On Saturday, President Obama came to Minneapolis to give a rally speech on his proposed health care reform. I was going home to St. Paul for the weekend so I thought I would try to go. I was lucky enough to get in and see the president (the first time I’ve seen one in person).

It was being held at the Target Center at 12:30 P.M. and doors opened at about 9:30 A.M., but lining up was allowed as early as 6:30. I’m not sure what time people started lining up to see the President speak because I didn’t get there until about 9:25 A.M., but by then the streets were already packed with lines spanning several blocks. There were, of course, a few protesters, some with interesting signs; there were no large quarrels between the Obama supporters and the detractors, though, and I actually saw some people have civilized debate while I waited in line. There were anti-protesters too, holding signs of their own (“Competition is good. So let the government compete” or “Death panels already exist. They are the insurance companies,” for example), who drew loud cheers from people waiting outside the Target Center.

As I said, I got there at about 9:30 and I didn’t get in until about 10:45, seeing as how everyone had to go through airport-like security. Once inside, I was greeted with even more lines to get into the seats. Anyone familiar with the Target Center knows you pretty much go around in a circle on whatever level you’re on until you get to the section of seats you want to get to. I was told to keep going left until I got to the end of the line, but by the time I reached the end of the line I was already exactly where I began (i.e. the start of the line). Not cool. So I just went in whatever section everyone else was going in. I got decent seats the first time around–facing the President directly–but I was behind the camera stand for the media outlets, so I tried to find better seats. I was got pretty lucky on my second try, and I found seats about 50 yards or so from where Obama was speaking sort of to his right. I could see him fairly well so that was pretty cool. Surprisingly, everything started on time. During the wait, the crowd (about 15,000 people, apparently) did the wave for several minutes (fun to watch) and went through several chants. Not as boring as I thought it would be, as I barely got to read the book I brought for the three hour wait.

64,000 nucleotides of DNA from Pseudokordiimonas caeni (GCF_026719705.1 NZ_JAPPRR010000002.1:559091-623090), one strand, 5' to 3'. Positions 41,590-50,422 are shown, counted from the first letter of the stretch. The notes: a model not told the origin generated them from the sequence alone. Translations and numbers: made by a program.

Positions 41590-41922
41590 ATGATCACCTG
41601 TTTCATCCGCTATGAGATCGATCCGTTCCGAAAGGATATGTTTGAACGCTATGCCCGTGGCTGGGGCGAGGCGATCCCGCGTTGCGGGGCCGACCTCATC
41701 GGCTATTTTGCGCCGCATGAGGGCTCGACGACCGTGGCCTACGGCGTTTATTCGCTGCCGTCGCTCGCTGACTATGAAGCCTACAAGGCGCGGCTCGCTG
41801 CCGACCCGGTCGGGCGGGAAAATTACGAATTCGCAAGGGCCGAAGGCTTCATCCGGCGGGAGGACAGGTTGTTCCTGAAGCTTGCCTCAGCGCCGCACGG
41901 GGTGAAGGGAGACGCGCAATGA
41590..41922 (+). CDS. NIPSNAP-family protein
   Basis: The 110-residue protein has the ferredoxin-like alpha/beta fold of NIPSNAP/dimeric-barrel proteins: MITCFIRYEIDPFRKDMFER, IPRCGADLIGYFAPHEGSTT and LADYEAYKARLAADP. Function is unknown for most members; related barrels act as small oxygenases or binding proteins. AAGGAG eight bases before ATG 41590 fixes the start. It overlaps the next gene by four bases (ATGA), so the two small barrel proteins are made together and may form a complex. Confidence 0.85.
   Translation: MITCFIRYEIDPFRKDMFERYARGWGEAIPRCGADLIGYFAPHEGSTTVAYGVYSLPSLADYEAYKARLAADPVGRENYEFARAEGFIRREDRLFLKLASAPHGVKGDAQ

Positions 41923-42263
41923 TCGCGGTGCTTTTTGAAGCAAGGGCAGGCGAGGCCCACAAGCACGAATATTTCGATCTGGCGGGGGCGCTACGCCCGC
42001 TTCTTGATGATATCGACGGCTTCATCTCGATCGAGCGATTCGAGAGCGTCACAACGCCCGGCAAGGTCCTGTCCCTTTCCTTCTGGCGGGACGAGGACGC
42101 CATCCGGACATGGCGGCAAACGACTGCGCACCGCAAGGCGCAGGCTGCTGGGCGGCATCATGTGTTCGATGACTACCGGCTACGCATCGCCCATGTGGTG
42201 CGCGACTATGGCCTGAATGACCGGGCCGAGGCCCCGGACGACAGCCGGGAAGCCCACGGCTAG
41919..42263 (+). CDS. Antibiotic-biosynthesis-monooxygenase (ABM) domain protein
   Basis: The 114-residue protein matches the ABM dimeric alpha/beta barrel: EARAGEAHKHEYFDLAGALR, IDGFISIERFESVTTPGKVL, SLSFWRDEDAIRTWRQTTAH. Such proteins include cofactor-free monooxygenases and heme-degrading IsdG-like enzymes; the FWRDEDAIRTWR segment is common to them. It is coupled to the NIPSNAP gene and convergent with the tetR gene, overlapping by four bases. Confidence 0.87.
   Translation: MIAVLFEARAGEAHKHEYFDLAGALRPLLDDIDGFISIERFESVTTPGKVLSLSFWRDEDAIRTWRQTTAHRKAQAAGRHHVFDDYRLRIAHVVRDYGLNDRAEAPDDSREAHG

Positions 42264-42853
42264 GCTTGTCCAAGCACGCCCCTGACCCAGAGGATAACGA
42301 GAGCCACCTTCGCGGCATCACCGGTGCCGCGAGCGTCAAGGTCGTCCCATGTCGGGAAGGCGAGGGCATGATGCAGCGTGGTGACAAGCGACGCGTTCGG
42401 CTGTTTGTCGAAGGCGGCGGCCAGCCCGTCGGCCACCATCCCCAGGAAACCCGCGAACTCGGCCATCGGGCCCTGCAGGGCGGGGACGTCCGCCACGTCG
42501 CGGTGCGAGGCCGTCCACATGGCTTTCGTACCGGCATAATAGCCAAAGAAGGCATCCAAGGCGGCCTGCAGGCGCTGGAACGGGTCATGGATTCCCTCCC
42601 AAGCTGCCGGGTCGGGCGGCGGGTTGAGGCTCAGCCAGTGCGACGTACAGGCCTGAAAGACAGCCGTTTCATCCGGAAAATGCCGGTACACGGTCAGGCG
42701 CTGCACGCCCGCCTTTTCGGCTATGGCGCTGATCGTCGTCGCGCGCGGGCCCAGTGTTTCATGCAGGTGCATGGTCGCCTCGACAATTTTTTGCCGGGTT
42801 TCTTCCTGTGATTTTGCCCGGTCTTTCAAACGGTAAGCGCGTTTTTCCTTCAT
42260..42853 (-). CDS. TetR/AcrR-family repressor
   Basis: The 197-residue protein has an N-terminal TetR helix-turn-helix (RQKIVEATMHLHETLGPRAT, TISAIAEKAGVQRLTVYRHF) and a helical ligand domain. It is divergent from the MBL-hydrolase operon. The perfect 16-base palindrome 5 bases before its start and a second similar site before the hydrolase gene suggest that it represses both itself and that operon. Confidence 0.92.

So what did President Obama have to say? I took a few notes but not many, so I’ll try to remember (I’m sure the speech is somewhere on YouTube). He started humorously by saying he needed to get to the important things first and mentioned the Gophers game going on later that night in opening their new stadium. They were playing Air Force, so he said he had to be careful what he said because they were flying him back later on. He then made an obvious jab at FOX by saying, “You may have watched So You Think You Can Dance, but I gave a speech to Congress a few days ago…” (Fox decided to air the reality dance show rather than his address to Congress on health care reform.) I thought it was funny (as did the crowd). Obama made the point that while is not the first president to champion health care reform, he is dedicated to be the last.

I’m not exactly being chronological here, but it seems to me his main goals he pointed out were to make it illegal for insurance companies to to deny or cut coverage for people with “pre-existing conditions,” to water down coverage when people get sick or need it the most, or put caps on coverage over a period of time. That’s all well and fine, I think. He said neither government bureaucrats nor insurance company bureaucrats should decide when to cut coverage. He said we should end subsidies to insurance HMOs that don’t improve health care. He pointed to Minnesota as a leader in health care, citing the Mayo Clinic as an example. His dismissed his Republican critics who he said were playing politics and were bickering; he said Social Security and Medicare were criticized as “socialism” too when they were introduced. He then said there should be mandatory screenings for things like breast and colon cancer because it will save money (because it will catch it earlier). That seems dubious, because now you’ve got to screen everyone who doesn’t have the cancer, and that costs a lot of money; but if it increases detection, that’s a good thing. Even more dubiously, he said he won’t pass any bill that adds a dime to the deficit or debt. I’m guessing whatever kind of reform he wants to see is going to cost a lot of money. Surprisingly to me, he mentioned the public option, which he said made sense. He compared it to public universities (like SCSU), saying it increased competition and created affordable and good results without pricing private universities out of the market. He then ended with a personal story about being “fired up” and “ready to go,” and asking Minnesotans if they were fired up and ready to go on reforming health care.

In all, I thought it was a great speech. President Obama is truly a great orator, and this is apparent when you see him speak live. He motivates the audience and he reacts to them too; his speech did not seem obviously canned. There were some things I might have questioned, but I think for the most part he provided some very good points. I think it’s fairly obvious there are things that need to be changed, whether we agree with the President or not. Making something as essential as health care more affordable is, I think, a very important objective that America must meet.